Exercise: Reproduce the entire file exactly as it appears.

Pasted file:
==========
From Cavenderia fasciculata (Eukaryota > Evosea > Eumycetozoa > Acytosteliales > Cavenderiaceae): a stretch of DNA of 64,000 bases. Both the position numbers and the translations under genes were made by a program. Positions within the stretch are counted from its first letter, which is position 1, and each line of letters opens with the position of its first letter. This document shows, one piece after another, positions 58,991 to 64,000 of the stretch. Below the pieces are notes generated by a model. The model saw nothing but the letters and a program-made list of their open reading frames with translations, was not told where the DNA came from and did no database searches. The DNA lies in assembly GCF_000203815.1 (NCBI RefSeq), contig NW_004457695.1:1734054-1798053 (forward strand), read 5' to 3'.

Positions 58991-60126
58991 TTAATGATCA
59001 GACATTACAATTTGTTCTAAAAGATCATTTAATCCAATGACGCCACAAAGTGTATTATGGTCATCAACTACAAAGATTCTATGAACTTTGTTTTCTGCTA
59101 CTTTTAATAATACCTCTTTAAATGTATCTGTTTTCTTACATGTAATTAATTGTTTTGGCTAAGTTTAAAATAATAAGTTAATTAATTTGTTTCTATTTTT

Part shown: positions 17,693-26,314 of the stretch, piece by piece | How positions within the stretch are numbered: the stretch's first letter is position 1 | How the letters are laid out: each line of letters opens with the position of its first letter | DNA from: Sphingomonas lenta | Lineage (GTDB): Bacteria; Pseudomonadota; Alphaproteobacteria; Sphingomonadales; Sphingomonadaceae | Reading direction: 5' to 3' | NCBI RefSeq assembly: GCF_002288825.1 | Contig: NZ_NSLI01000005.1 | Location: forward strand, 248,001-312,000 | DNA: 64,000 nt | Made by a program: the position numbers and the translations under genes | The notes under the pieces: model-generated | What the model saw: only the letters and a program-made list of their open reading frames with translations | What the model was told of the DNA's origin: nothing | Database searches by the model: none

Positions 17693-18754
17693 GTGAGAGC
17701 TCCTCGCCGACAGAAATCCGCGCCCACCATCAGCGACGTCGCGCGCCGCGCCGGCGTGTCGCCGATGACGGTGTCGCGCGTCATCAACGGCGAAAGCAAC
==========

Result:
From Cavenderia fasciculata (Eukaryota > Evosea > Eumycetozoa > Acytosteliales > Cavenderiaceae): a stretch of DNA of 64,000 bases. Both the position numbers and the translations under genes were made by a program. Positions within the stretch are counted from its first letter, which is position 1, and each line of letters opens with the position of its first letter. This document shows, one piece after another, positions 58,991 to 64,000 of the stretch. Below the pieces are notes generated by a model. The model saw nothing but the letters and a program-made list of their open reading frames with translations, was not told where the DNA came from and did no database searches. The DNA lies in assembly GCF_000203815.1 (NCBI RefSeq), contig NW_004457695.1:1734054-1798053 (forward strand), read 5' to 3'.

Positions 58991-60126
58991 TTAATGATCA
59001 GACATTACAATTTGTTCTAAAAGATCATTTAATCCAATGACGCCACAAAGTGTATTATGGTCATCAACTACAAAGATTCTATGAACTTTGTTTTCTGCTA
59101 CTTTTAATAATACCTCTTTAAATGTATCTGTTTTCTTACATGTAATTAATTGTTTTGGCTAAGTTTAAAATAATAAGTTAATTAATTTGTTTCTATTTTT

Part shown: positions 17,693-26,314 of the stretch, piece by piece | How positions within the stretch are numbered: the stretch's first letter is position 1 | How the letters are laid out: each line of letters opens with the position of its first letter | DNA from: Sphingomonas lenta | Lineage (GTDB): Bacteria; Pseudomonadota; Alphaproteobacteria; Sphingomonadales; Sphingomonadaceae | Reading direction: 5' to 3' | NCBI RefSeq assembly: GCF_002288825.1 | Contig: NZ_NSLI01000005.1 | Location: forward strand, 248,001-312,000 | DNA: 64,000 nt | Made by a program: the position numbers and the translations under genes | The notes under the pieces: model-generated | What the model saw: only the letters and a program-made list of their open reading frames with translations | What the model was told of the DNA's origin: nothing | Database searches by the model: none

Positions 17693-18754
17693 GTGAGAGC
17701 TCCTCGCCGACAGAAATCCGCGCCCACCATCAGCGACGTCGCGCGCCGCGCCGGCGTGTCGCCGATGACGGTGTCGCGCGTCATCAACGGCGAAAGCAAC